Since the dawn of the commercialization of microfinance nearly two decades ago, investment in microfinance has been made on a widely-accepted premise: investors will receive a ‘market rate’ financial return, while pursuing a socially-motivated strategy. This premise is so widespread that it has taken on the allure of all groupthink – becoming an accepted truism, without necessarily being true. The double-bottom line – the equal focus on financial and social return – can be deceptive. The dilemma is that while financial return has a clear target, social return is more nebulous. What social return is really being promised? Is serving a certain segment of clients enough? Do additional products need to be offered? What about financial education?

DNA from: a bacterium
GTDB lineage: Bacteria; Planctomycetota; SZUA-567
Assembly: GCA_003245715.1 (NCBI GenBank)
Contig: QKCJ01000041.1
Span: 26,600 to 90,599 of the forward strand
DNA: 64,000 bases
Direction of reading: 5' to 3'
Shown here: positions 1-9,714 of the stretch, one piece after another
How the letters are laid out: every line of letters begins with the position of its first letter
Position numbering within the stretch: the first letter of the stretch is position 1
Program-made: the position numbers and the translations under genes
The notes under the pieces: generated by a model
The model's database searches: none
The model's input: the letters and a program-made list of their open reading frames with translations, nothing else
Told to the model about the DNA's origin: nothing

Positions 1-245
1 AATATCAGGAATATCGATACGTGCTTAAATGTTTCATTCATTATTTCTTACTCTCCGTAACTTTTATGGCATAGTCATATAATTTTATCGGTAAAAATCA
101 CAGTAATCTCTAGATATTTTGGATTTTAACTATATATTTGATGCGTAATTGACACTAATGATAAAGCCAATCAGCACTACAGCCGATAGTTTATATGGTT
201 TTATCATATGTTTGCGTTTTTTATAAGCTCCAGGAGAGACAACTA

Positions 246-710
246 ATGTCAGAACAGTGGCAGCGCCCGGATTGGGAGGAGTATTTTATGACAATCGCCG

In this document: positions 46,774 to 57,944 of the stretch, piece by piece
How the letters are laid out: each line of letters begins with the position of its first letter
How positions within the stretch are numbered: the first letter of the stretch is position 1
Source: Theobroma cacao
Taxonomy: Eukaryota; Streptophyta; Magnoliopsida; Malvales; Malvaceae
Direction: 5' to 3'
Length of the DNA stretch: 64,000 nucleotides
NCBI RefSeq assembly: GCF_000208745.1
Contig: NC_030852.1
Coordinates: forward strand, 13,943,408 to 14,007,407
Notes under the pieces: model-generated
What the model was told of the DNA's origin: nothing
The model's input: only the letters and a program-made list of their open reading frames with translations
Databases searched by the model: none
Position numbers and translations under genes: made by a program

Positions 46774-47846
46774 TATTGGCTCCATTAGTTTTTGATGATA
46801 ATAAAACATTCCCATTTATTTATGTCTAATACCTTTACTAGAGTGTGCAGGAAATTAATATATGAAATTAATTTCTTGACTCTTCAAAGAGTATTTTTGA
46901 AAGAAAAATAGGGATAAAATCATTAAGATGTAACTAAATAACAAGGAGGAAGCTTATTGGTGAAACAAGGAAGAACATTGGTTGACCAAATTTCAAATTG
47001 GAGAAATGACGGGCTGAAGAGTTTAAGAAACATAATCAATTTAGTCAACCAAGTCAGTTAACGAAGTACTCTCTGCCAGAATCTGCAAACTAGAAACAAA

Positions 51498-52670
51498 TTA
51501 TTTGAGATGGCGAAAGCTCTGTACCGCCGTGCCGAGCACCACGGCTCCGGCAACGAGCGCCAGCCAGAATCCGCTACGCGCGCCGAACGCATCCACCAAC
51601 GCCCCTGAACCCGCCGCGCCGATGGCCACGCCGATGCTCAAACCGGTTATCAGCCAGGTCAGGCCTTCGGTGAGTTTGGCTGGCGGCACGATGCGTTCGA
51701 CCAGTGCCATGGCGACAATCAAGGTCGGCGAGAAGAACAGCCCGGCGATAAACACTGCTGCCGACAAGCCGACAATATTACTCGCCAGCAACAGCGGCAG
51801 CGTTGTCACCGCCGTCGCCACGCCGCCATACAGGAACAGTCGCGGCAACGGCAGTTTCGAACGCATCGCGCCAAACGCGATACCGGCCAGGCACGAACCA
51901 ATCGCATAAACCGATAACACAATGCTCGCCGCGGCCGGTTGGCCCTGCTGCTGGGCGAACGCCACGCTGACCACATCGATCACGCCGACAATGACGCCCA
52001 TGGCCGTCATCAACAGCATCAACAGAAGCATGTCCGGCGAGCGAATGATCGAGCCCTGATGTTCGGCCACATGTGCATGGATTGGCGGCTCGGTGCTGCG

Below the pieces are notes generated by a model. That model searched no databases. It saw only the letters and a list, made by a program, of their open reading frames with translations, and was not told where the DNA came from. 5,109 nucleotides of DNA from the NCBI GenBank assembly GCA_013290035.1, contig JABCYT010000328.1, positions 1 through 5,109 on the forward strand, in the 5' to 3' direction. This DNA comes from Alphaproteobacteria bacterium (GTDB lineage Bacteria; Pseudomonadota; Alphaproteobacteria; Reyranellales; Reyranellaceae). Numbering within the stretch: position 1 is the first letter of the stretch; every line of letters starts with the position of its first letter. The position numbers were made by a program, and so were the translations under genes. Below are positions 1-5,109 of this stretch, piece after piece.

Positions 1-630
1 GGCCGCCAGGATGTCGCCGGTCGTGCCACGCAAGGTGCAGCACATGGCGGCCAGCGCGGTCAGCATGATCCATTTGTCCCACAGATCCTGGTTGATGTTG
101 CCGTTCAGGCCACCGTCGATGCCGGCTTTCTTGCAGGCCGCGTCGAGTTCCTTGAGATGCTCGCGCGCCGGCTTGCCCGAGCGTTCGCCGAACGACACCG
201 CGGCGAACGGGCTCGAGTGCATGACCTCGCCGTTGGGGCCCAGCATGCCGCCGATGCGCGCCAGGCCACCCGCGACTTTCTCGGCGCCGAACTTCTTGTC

The central contribution of the microfinance revolution has been the creation of long-term client relationships. More so than tangible collateral, these relationships are the foundation of the incentives structures that govern the interactions between microfinance institutions (MFIs) and their clients – and that contribute to the fulfillment of contract obligations. From this perspective, genuine microfinance has been a kind of ‘relational banking’ for the poor. This interpretation is consistent with the growing emphasis on ‘client centricity’ in financial inclusion and it focuses on the value of the relationship, as measured by its cost and quality. The quality of inclusion, on the one hand, brings together what is valued in the transaction, such as proximity, timeliness, transparency, adequacy with respect to actual client requirements, variety, sufficient amount, reliability, sustainability, respect and dignified treatment - and others. Cost, on the other hand, refers not only to financial charges (interest and fees), but also to all the opportunity costs incurred by the clients.